For founders looking for funding sources, venture debt is emerging as an alternative to traditional venture capital rounds. I recently interviewed Alkarim Jivraj, the CEO of Espresso Capital, to get the basics. Based in Toronto, Mr. Jivraj has been involved in technology investment banking, venture capital, and venture debt for over 20 years, during which period he has advised or invested in over 200 companies.
Dave Hochman: What exactly is Venture Debt?
Alkarim Jivraj: Venture debt is exactly as it sounds: a term loan or line of credit used by startups and early-stage companies to fund their growth. Basically, venture debt is a less-known and less-utilized option for founders and CEOs of startup and early-stage companies to raise cash. The key distinguishing factor between venture debt and traditional venture capital is that with debt, founders and CEOs don’t have to give up control of their business to get the funding they need.
DH: How does it work?
AJ: In essence, venture debt functions similar to a bank loan, but it is available to startup companies that don’t necessarily have positive enough cash flow or significant assets to use as collateral to qualify for a more traditional bank loan.
DH: How does it differ from a bank loan?
AJ: Where banks may have a set-in-stone criteria used for qualifying borrowers, venture debt providers have the flexibility required to evaluate businesses on a case by case basis, looking at factors like the founders themselves, the product, and their go-to-market strategy. Unlike the banks, venture debt providers are able to look beyond simply the sales numbers to identify a future winner.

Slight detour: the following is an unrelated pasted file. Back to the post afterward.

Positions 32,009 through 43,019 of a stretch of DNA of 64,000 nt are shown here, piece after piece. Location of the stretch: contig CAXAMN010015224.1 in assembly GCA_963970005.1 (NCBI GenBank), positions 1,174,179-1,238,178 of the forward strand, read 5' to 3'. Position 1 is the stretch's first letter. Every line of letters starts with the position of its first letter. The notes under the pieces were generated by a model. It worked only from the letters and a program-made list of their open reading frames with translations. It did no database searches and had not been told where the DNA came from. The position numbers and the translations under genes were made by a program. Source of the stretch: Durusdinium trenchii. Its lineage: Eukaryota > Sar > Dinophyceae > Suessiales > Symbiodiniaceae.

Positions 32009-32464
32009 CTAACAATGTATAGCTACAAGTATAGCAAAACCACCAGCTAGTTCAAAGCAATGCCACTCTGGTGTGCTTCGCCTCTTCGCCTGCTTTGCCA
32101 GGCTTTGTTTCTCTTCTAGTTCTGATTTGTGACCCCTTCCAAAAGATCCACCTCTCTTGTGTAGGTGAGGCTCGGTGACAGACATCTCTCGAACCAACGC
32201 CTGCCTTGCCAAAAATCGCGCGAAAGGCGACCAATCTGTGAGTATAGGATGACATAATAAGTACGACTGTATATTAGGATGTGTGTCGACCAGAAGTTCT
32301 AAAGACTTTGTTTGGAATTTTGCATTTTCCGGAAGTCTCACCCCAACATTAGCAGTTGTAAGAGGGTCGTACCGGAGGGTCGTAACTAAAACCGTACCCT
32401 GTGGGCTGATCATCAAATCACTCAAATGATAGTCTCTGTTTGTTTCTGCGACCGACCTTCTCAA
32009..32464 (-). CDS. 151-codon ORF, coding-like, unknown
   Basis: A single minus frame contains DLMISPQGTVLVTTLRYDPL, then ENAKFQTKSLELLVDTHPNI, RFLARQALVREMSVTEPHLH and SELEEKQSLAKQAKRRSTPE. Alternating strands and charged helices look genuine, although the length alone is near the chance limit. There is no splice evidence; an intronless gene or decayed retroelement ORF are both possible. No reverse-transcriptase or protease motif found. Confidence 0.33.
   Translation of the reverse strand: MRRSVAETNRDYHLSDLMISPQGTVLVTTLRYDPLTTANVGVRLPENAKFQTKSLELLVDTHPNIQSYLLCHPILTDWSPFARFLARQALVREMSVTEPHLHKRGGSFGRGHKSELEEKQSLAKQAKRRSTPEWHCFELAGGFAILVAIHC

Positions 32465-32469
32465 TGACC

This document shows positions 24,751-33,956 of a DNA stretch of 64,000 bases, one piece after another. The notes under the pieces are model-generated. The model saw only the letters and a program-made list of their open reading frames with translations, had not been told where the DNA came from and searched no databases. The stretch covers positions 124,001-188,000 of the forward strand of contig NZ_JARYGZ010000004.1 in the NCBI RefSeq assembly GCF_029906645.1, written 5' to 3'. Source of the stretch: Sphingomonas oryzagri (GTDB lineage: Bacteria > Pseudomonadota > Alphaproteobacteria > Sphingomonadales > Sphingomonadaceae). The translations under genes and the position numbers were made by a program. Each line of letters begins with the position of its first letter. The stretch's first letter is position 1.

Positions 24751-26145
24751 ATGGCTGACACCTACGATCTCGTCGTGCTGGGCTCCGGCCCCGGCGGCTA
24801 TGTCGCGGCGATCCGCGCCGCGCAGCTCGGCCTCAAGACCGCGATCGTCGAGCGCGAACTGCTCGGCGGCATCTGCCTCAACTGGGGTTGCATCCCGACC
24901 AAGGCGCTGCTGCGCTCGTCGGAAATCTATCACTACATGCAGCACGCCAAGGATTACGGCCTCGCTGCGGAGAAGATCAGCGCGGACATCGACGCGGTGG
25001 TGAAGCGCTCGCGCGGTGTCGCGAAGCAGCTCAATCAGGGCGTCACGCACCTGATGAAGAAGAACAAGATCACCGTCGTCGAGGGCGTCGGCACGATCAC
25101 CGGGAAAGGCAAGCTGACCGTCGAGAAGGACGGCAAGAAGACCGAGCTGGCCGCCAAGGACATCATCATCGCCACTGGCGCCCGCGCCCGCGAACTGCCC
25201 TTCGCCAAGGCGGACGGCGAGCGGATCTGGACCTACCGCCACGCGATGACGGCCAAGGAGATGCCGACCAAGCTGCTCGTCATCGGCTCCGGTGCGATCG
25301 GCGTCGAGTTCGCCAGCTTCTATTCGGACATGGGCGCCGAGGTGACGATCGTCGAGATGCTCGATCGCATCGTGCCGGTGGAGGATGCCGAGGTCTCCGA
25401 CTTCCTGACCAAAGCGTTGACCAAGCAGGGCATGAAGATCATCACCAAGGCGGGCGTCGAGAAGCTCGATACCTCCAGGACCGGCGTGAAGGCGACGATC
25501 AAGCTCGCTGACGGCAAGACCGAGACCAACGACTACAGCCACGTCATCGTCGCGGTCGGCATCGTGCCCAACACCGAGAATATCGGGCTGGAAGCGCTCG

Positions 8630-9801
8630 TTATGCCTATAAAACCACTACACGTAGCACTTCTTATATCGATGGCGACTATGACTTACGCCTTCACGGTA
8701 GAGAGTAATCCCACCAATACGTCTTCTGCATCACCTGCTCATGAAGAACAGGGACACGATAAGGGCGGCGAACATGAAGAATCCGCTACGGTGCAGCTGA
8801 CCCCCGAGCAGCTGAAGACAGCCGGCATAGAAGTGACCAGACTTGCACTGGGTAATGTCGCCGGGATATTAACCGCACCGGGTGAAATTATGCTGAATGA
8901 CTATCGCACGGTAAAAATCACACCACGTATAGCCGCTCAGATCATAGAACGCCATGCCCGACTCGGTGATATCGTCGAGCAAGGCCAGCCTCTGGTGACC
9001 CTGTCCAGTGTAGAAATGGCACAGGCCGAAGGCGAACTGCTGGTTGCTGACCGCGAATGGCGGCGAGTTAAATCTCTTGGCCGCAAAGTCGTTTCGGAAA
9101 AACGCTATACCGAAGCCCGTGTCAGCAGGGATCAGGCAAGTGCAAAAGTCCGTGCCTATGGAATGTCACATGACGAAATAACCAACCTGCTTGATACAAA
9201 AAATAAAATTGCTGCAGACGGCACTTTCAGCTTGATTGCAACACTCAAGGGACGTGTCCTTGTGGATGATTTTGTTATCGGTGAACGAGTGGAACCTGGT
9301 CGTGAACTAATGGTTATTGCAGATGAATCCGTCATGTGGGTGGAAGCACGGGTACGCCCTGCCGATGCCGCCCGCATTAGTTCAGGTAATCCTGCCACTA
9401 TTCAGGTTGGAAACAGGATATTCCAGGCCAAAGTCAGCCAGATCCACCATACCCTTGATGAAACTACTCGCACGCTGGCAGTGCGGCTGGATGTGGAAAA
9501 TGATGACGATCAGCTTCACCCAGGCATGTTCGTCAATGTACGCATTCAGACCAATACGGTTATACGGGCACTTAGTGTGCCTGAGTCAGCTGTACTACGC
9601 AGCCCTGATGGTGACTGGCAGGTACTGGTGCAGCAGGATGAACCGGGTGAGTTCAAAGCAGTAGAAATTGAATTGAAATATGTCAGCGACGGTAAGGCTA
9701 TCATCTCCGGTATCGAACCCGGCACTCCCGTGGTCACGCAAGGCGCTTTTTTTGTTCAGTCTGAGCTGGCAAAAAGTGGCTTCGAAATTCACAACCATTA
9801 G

DH: How does it differ from a traditional venture capital investment?
AJ: When you give up an equity stake in your company, the more money you make, the more you have to give away to your investors. Using venture debt, you pay back what you borrowed plus interest – typically in the mid-teens – but in the long term, keep more of your hard-earned profits.
DH: How else does venture debt benefit founders?
AJ: As a general rule, companies tend to do better over the long term when founders maintain more ownership and control over their company. Venture debt allows entrepreneurs to retain this control and to grow their businesses without dilution, board seats, or personal guarantees.
Venture debt allows founders to retain both economic and strategic control over their company longer than if they were to fund with equity alone. When paired with private equity for seed A and B rounds, with venture debt comprising roughly one third of total funding for both rounds, pre-seed investors would retain an estimated 52 percent ownership versus 40 percent if the funding was comprised of equity alone.
DH: What are some common misperceptions people have about venture debt?
AJ: For first-time entrepreneurs, it can be easy to conflate views of venture debt with views about personal debt. They look at interest rates on credit card debt and see venture debt as the equivalent to living beyond your means and borrowing more than you can’t pay back. But, venture debt is essentially a replacement for equity which typically ends up costing two or three times as much in the long run.